Thursday, September 26, 2013

The Gnome Mobile - 1967

Of all of the film genres that Walt Disney's studio regularly produced, the one that is best associated with the studio are the fantasy films. It had been three years since the last fantasy film, Mary Poppins. Based on the book The Gnomobile by Upton Sinclair from 1936, The Gnome-Mobile is the first fantasy film made at the studio since the juggernaut success of Poppins, and is sadly the last one made while Walt was alive.

Disney Legend Robert Stevenson was assigned to direct while Disney Legend James Algar took producing responsibilities on this film. Walter Brenan from Those Calloways plays dual lead roles as D.J. Mulroony and Knobby the gnome. Karen Dotrice and Matthew Garber, most famous as the Banks children in Mary Poppins, play his grandkids in their final Disney roles. Other familiar Disney faces include Tom Lowell (That Darn Cat) and Ed Wynn in his final film role. He passed away before it's release on June 19th, 1966.

Disney park designer Sam McKim was a production designer for this film. Lots of location shooting was required in Big Basin, California. "The Gnome-Mobile Song" was written by The Sherman Brothers. Disney used the same special effects techniques used in Darby O'Gil and the Little People to make the gnomes small in this film by Eustace Lycett and Robert A. Mattey. Audio Animatronic were used to make forrest animals speak.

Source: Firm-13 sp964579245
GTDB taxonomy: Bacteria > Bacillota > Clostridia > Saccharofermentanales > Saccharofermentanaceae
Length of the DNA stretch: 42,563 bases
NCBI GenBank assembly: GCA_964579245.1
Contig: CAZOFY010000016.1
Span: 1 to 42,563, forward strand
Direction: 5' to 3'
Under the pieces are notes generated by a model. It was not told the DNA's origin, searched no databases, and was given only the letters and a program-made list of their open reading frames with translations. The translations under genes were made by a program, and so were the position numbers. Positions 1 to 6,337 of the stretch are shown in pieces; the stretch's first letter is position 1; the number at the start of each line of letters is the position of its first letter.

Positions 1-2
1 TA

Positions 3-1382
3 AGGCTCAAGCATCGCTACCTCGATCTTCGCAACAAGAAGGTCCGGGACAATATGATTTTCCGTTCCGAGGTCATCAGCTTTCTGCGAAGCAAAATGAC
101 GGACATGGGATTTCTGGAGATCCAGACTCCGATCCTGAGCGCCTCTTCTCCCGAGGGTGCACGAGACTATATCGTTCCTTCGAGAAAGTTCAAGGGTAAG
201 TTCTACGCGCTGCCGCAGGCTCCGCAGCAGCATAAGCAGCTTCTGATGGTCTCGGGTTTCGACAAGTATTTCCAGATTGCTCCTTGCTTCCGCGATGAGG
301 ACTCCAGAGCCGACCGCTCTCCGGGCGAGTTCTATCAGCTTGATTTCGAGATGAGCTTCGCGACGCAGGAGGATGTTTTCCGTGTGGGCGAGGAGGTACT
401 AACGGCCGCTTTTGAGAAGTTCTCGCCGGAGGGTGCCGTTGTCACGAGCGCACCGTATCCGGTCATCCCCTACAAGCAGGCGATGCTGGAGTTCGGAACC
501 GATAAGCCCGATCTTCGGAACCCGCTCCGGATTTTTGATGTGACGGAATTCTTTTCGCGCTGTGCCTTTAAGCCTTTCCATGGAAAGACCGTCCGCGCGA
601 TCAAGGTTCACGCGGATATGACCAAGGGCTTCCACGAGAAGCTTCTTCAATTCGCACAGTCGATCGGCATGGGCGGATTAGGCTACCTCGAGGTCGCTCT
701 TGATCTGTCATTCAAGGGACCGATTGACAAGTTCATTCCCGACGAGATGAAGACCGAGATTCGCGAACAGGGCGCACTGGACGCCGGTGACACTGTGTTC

The film begins with an old car driving through the Red Woods. D. J. Mulroony is the wealthy owner of a lumber company in San Francisco. After picking up his grandchildren from the airport, he takes them on a picnic in a section of the Red Woods forrest that his company owns. When his granddaughter Elizabeth meets a gnome named Jasper while exploring the forest, she introduces them to D. J. and her brother. Jasper needs help because his grandpa Knobby is beginning to disappear, having lost the will to live because they believe they are the last of the gnomes. D.J. has a business trip to Seattle and agrees to let the gnomes come with them so they can look for other gnomes, renaming his car "the gnome-mobile." On their journey, Knobby reveals that the other gnomes ran away because the trees were being cut down. They stop for the night at a motel, where a man named Quaxton is staying, who owns a traveling freak show. When Knobby finds out it was D.J.'s company that knocked down the trees, they get in a big fight and Quaxton overhears. Quaxton kidnaps Jasper and Knobby, while D.J. gets put into a mental institution when he tells his employees about the gnomes. The grandkids work together to drive the car and break him out. After rescuing the gnomes, a chase ensues between the mental institution's goons chase after them. After some evasive maneuvers, their pursuers total their car and D.J. is able to reunite the gnomes with the rest of their kind, where there are many girl gnomes that want to become Jasper's wife. According the gnome customs, the girl picks the guy and a ceremony begins where Jasper is greased and the girl who is able to catch and hold him for seven seconds gets to marry him. Jasper marries the winner, a shy gnome named Violet, and they are immediately married. D.J. deeds 50,000 acres of the Red Woods to them as a gift and offers for any of the other gnomes to be transported with him in his gnome mobile.